Physics Priciples & Equipment
Connections between these?
The diving board is the balance and the unbalance of the object. Whether the object will stay in motion or stay at rest is all based on the diving board.
What are the speeds reached in Diving?
Since this sport depends fully on gravity, there is constant acceleration involved, since you are free-falling. The speed can go up to 32 feet per second per second (9.8 meters). Now in another case, “[A] diver who gets a running start and develops a significant forward velocity will hit the water with more net speed than a diver who dives straight down without a push off." (Cramer) The push off, with or without diving board spring, is the key factor on how fast you’ll get to the water. Then the speed and direction slow and curve. In fact, your velocity immediately drop down, as soon as you hit the water: (if you look closely, you can see the bubbles trailing in an arc) acceleration changes when you hit the water.
EXTRA INfo About Diving
Speeds
Technology
Technology involved to enhance Diving?
Nowadays, judges use slow-motion footage to judge the diving being done by the diver. Divers use timers in order to practice their dives, because timing is key to when they should release their hands into a pointed position and point their legs parallel to the pool. Most importantly, swimsuits are being "changed', regarding the material, and design, to make the diver have less splash, and less air resistance. (Skin tight)
Energy Coversions in Diving
The energy conversions in this sport are many. The first occurs from the initial diving board, just the bobbing, where there is potential energy. The potential energy waiting in the board is called elastic potential energy, a potential to send the object flying any moment. Then, when the diver jumps, this type of kinetic energy is a combination of the elastic potential energy, chemical energy from the diver. After the mid-air pause, they free-fall, and then the object goes into gravitational potential energy. At that point, the mass of the diver combines with the force of gravity and allows acceleration to occur. Once the diver touches the water, the energy is converted to internal energy. (Right before you fall, this energy is called GPE, gravitational potential energy.)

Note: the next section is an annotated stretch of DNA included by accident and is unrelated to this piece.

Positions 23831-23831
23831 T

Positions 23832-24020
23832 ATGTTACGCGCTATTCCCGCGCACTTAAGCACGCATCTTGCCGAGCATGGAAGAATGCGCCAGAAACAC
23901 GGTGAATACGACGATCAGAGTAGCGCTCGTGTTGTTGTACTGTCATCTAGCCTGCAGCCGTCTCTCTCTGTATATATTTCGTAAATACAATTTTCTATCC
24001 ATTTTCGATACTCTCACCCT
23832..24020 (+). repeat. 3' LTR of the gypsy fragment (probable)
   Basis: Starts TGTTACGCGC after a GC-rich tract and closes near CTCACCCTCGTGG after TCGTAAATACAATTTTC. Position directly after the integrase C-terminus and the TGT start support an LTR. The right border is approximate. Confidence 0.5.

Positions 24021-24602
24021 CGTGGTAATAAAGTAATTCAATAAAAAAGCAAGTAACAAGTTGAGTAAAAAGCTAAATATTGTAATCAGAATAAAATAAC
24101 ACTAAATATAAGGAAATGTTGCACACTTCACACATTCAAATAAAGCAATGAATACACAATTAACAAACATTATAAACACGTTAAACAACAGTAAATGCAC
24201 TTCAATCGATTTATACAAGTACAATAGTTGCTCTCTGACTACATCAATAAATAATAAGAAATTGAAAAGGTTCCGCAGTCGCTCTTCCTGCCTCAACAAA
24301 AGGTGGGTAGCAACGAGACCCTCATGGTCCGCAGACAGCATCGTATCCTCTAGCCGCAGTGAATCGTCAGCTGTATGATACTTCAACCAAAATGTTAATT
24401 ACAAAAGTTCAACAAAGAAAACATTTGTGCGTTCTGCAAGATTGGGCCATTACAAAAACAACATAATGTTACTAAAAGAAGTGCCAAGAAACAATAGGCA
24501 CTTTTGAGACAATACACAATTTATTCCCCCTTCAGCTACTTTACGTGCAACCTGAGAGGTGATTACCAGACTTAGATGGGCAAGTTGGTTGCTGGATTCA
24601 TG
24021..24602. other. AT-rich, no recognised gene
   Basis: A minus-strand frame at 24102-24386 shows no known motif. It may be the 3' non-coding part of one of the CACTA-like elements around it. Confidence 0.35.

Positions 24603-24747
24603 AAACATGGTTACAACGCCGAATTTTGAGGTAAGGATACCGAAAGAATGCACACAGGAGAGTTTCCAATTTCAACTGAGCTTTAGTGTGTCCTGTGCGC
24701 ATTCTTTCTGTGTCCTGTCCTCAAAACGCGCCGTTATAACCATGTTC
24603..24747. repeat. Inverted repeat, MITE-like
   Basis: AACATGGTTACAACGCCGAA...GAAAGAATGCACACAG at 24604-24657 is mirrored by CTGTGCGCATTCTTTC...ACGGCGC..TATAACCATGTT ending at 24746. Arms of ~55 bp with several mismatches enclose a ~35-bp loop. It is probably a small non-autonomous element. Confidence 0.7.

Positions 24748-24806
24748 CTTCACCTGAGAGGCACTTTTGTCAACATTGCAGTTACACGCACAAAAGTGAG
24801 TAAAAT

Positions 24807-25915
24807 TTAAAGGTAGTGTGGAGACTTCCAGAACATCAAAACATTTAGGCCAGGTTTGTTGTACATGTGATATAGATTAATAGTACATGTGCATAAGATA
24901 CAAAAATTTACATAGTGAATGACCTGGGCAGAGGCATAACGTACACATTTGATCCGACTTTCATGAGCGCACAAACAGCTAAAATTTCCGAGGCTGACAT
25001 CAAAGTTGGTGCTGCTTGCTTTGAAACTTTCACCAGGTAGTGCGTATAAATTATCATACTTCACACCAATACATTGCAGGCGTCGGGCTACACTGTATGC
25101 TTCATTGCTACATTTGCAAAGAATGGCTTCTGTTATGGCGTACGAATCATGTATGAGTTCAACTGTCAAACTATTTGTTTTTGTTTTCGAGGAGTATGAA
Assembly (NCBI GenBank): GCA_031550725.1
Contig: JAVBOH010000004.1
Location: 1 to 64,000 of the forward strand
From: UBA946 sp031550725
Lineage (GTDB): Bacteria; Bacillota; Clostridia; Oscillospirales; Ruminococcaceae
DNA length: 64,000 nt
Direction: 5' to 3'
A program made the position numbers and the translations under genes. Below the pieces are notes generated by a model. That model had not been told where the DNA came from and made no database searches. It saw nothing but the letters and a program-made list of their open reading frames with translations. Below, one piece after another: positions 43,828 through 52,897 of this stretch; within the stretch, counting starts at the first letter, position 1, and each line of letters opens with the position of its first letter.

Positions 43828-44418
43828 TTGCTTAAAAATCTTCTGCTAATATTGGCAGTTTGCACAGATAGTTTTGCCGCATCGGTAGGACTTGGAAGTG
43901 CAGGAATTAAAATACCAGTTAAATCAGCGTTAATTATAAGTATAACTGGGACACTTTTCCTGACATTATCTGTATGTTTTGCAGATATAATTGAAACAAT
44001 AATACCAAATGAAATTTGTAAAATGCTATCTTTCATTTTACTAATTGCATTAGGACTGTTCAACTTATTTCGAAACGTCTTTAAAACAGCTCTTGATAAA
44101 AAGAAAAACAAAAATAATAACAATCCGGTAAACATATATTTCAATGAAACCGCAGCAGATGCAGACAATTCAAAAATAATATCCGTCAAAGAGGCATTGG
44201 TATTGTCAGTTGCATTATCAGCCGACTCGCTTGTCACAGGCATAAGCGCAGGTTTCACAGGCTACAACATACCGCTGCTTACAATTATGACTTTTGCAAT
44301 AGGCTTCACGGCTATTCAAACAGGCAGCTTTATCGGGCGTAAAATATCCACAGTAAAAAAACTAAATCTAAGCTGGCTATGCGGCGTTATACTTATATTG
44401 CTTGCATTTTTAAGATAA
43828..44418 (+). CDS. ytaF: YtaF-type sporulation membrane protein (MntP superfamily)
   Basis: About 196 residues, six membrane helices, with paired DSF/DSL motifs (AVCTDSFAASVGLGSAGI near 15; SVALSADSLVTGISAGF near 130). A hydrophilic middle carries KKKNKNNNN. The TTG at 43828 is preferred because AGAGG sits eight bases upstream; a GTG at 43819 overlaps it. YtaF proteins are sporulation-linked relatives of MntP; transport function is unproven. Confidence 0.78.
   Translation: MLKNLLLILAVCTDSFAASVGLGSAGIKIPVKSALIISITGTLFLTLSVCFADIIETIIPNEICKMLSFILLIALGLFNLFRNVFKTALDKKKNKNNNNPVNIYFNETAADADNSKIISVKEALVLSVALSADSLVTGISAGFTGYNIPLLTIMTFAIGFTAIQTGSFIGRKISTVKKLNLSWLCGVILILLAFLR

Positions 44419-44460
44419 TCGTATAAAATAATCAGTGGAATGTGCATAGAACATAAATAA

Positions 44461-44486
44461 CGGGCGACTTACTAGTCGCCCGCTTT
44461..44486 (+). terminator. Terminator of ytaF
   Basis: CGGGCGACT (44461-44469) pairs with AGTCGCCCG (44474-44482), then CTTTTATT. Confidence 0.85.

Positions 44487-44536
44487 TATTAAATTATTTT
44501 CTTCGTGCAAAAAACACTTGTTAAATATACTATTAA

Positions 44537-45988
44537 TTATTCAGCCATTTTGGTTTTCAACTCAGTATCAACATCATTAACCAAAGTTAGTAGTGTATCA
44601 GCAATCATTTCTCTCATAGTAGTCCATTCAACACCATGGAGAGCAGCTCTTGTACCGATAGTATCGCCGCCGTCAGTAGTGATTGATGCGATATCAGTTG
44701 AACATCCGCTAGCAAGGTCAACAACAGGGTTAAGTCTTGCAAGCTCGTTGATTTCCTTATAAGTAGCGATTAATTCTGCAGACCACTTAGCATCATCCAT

Energy Conservations
Potential Energy is conserved in the bobbing before the jump.

(Bobbing- slightly pulsing on the board, but not making a full on jump)
What motion is involved in Diving?
The types of motion that are involved in diving depend on the type of dive itself. Some dives involve turning in mid air, flipping in mid air, do a dive facing backward. The classic forward facing dive without any flips start off with jumping on the board, bending knees, lifting arms to make a point while squeezing them against your ears, creating a large arm circle in a counter-clockwise motion and pushing off the board with both feet. Once in the air, the diver should bend at their waist, head aiming to reach the water first. The judging of diving is mainly based upon the "splash". (The less splash, the better).

Newton's First Law
An object at rest stays at rest and an object in motion stays in motion with the same speed and in the same direction unless acted upon by an unbalanced force.
Diving relates to Newton's first law because when the diver is standing on the diving board, preparing to jump, they are still at rest prior to the dive itself. Also this law is applied once the diver goes underwater and is at rest with barely any movement force that once second. (No motion occurs when the forces are balanced. If the diver stands quietly on the diving board, all the forces on the diver and the board are balanced. Neither the diver or the board moves)
Watch this...
http://www.tubechop.com/watch/7066833
https://docs.google.com/a/g.coppellisd.com/document/d/12qxyUHrVHsxc6Yw8R9PByiwe6bH5uxdnDDpFp2nwDqY/edit?usp=sharing
Thank you!
http://www.hk-phy.org/contextual/mechanics/ene/conserve/diving_e.html
Check this out!
Ritika B. and Riya C.
Motion